Cyclophosphamide Expands Blood Cancer Donor Pool

Microscopic image of blood cancer cells.
STUDY: Cyclophosphamide treatment allows more blood cancer patients to receive stem cells from partially matched donors.

Researchers at the University of Miami Miller School of Medicine’s Sylvester Comprehensive Cancer Center and colleagues conducted a study that suggests more patients with high-risk blood cancers may be able to receive transplanted stem cells from unrelated, partially matched donors thanks to a novel treatment strategy utilizing Cyclophosphamide, an older medication.

Findings from the novel strategy may increase the pool of donors, with patients from underrepresented racial and ethnic groups potentially benefiting the most. These findings will be presented at the annual meetings of the European Hematology Association and the American Society of Clinical Oncology (ASCO).

A significant obstacle for patients with blood malignancies requiring bone marrow or blood stem cell transplants has always been finding a matching donor.

Patients frequently use the National Marrow Donor Program if they do not have a family member who qualifies. More than 40 million potential donors are listed on the registry, but not everyone is matched, especially those from racial and ethnic minorities who are underrepresented. More than 70% of White patients can identify a fully matched donor; only around half of Hispanic and a quarter of Black patients can do so.

However, because the earlier medication cyclophosphamide has been repurposed, finding a donor has become much simpler. Successful results are being achieved with the new strategy, which involves giving cyclophosphamide many days after transplantation. At the ASCO meeting on May 31, new data will be presented. The results indicate that patients who get blood stem cells from unrelated, partially matched donors have excellent success rates.

Antonio Jimenez Jimenez, M.D., a Sylvester clinician and researcher who has been a major primary investigator in the trials supporting the use of cyclophosphamide, stated, “The outcomes seem to be very comparable to those of a fully matched donor.” Along with researchers from other institutions, he led this study, including the National Marrow Donor Program, City of Hope Medical Center, and Memorial Sloan Kettering Cancer Center.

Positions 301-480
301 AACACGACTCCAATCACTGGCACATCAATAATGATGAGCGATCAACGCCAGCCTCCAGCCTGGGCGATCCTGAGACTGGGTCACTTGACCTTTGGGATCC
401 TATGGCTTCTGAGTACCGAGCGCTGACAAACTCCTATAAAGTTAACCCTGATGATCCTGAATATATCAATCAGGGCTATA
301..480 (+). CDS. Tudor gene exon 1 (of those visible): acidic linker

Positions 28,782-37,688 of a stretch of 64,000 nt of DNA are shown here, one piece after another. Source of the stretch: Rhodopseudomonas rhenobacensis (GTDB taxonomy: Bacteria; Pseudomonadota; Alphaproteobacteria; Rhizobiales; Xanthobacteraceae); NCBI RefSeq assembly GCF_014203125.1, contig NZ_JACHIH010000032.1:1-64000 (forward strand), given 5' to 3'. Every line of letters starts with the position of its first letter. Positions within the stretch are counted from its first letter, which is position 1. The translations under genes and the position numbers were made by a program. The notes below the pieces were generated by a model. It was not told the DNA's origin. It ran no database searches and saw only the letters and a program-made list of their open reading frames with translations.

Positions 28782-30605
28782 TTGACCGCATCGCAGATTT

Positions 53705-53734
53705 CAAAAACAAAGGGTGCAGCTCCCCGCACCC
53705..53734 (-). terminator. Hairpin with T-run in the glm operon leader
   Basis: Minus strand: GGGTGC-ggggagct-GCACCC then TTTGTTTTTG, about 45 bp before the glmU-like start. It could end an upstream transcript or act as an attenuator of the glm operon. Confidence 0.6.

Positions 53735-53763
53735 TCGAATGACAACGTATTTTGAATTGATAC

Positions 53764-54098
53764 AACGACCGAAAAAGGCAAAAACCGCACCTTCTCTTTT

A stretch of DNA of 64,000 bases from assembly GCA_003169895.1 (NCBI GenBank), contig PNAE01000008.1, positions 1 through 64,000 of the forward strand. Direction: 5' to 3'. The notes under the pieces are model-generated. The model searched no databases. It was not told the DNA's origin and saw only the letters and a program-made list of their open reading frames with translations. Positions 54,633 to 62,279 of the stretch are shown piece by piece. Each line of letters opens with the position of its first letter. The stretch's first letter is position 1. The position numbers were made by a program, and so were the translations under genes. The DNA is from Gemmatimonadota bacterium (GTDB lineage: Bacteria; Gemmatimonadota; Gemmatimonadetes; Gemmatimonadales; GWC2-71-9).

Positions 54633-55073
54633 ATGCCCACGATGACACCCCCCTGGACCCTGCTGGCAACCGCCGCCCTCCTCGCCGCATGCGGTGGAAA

Monzr Al Malki, M.D., a researcher at City of Hope, will present the results at ASCO. On June 14, Jimenez Jimenez will present the results at the annual congress of the European Hematology Association (EHA) in Madrid.

At Sylvester and elsewhere, the strategy is already being widely adopted, which is helping more patients discover donors and access life-saving care. It’s been revolutionary, Jimenez Jimenez said.

A group of protein markers on blood cells known as HLAs (human leukocyte antigens) indicate donor compatibility. According to Jimenez Jimenez, HLAs represent the immune system’s “QR code”. A sibling’s likelihood of having a fully matched HLA is 25%, while their likelihood of a partial match is 50%. The past ten or so years have seen a rise in the successful use of partially matched relatives as donors because of the increased usage of cyclophosphamide.

Cyclophosphamide prevents graft vs host disease (GVHD), a fatal transplant adverse effect. Under this condition, the patient’s transplant mounts an immunological attack. It is believed that the medication lessens the impact of the cells that mediate GVHD.